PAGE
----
What to do if you can’t make your final car loan payment Advertiser Disclosure Advertiser Disclosure We are an independent, advertising-supported comparison service. Our mission is to help you make better financial decisions by offering you interactive tools and financial calculators, publishing original and objective content. We also allow you to conduct your own research and compare data for free – so that you can make informed financial decisions. Bankrate has partnerships with issuers including, but not limited to American Express, Bank of America, Capital One, Chase, Citi and Discover. How We Earn money The products that are advertised on this website are provided by companies who pay us. This compensation may impact how and when products are featured on this site, including such things as the order in which they appear in the listing categories, except where prohibited by law. Our mortgage, home equity, and other products for home loans. But this compensation does have no impact on the information we provide, or the reviews you read on this site. We do not include the vast array of companies or financial offers that may be open to you. SHARE Maskot/Getty Images
3 minutes read. Published 29 April 2022
Written by Rebecca Betterton Written by Auto Loans Reporter Rebecca Betterton is the auto loans reporter for Bankrate. She specializes in assisting readers in navigating the details of taking out loans to purchase cars. Edited by Rhys Subitch Edited by Auto loans editor Rhys has been editing and writing for Bankrate since the end of 2021. They are committed to helping readers gain confidence to take control of their finances with concise, well-researched and researched information that breaks down complicated topics into bite-sized pieces. The Bankrate guarantee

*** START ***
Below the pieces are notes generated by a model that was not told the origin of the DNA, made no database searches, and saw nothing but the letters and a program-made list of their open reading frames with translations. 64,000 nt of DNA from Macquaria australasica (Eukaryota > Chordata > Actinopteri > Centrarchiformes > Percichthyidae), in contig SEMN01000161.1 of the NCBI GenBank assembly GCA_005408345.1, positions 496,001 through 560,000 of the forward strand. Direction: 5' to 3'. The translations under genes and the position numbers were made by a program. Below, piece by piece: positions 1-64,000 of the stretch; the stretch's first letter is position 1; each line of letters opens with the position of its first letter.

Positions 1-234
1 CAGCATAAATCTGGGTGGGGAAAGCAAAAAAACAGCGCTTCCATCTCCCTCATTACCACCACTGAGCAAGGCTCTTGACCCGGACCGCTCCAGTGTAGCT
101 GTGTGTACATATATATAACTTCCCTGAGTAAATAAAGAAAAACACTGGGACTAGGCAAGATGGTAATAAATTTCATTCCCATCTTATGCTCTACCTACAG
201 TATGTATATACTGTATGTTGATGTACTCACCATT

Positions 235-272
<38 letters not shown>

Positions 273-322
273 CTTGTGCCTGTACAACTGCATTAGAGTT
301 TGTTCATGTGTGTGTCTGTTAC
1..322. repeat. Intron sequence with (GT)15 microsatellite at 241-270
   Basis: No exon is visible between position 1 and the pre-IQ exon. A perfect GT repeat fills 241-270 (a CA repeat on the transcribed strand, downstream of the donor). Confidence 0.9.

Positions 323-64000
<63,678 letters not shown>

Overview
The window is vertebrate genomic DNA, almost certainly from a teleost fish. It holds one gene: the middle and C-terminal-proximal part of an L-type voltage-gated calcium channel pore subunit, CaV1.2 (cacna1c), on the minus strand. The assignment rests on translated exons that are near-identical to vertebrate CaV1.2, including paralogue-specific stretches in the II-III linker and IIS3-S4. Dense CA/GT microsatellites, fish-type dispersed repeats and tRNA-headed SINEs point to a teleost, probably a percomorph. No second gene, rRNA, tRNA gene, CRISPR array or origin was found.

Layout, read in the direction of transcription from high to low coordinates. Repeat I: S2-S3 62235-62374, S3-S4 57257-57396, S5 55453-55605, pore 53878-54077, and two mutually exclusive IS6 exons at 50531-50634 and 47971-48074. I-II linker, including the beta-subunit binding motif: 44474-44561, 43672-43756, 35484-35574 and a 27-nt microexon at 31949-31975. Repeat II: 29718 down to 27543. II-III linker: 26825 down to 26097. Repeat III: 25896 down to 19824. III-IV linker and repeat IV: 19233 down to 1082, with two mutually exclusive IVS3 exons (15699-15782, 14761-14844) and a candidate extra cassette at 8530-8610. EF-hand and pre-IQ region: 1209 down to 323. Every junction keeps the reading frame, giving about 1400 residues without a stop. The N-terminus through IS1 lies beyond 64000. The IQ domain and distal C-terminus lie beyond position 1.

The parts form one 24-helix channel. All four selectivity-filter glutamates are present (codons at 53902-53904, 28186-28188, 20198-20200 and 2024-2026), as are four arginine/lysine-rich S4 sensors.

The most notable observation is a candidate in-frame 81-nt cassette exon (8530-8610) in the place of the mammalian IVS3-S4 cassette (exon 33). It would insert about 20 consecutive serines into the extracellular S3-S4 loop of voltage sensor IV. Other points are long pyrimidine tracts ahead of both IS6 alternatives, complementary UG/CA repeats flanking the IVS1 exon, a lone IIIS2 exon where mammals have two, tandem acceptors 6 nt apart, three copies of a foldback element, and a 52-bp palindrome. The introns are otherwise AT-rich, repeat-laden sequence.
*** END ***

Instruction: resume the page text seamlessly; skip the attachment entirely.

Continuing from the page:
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There are money-related questions. Bankrate has the answers. Our experts have been helping you master your money for over four years. We strive to continuously give our customers the right guidance and the tools necessary to succeed throughout life’s financial journey. Bankrate follows a strict standard of conduct, so you can rest assured that our information is trustworthy and accurate. Our award-winning editors and reporters provide honest and trustworthy content to help you make the right financial decisions. The content we create by our editorial staff is factual, objective, and not influenced by our advertisers. We’re honest about the ways we’re able to bring quality content, competitive rates and useful tools to you by explaining how we earn money. Bankrate.com is an independent, advertising-supported publisher and comparison service. We are compensated in exchange for placement of sponsored products and, services, or through you clicking certain hyperlinks on our site. So, this compensation can impact how, where and in what order items are listed, except where prohibited by law. This is the case for our mortgage home equity, mortgage and other home loan products. Other factors, such as our own website rules and whether the product is offered in your area or at your own personal credit score may also influence the manner in which products are featured on this website. We strive to offer a wide range offers, Bankrate does not include information about each financial or credit item or service. Paying your car loan late or not paying it at all will have the same effect, regardless of whether the payment is the first time you make it or your very last. Not being able to make the payments on your car could lead to repossession. But there are options to secure your car and avoid repossession even though it’s the final installment. Options if you can’t afford your final car payment If you’re struggling to make your final loan payment, there are a few options to avoid future credit-related consequences and the associated costs. 1. Request loan modification Requesting a results exactly what it sounds like: an altered loan. This differs from the process of refinancing your loan. Modification of your loan is carried out directly with your current lender to alter the terms of your loan. A typical modification may result in lower interest rates or deferred payments. This could be more difficult long into your loan, reach out to your lender immediately if you can. 2. Trade in your car To your vehicle , you’ll have contact various dealerships to see if they have a more affordable vehicle. This may be simpler when you finance your car through a dealership and have a relationship with said dealership, but it’s possible even if it isn’t. But don’t settle for the first quote you receive look around and determine the worth of your car whenever you are seeking quotations. 3. Sell privately Although it will require more consideration It can ease the strain of your current vehicle and enable you to get a more affordable option. It is particularly popular right in the present, and you’ll likely receive a fair price. But selling your car could require a new car and since the market is hot it can be difficult to find a car that meets your specific needs and budget. 4. Ask family and friends for help The final option is to contact relatives and friends to ask for help. Although this assistance doesn’t have to come from a financial source, it can feel uncomfortable. Consider this as an attempt to get a loan for repossession of your vehicle instead of your first line of defense. Ask your friends and family if they know anyone who is interested in buying or selling an affordable vehicle and then proceed from there. The possibility of refinancing your loan isn’t an option.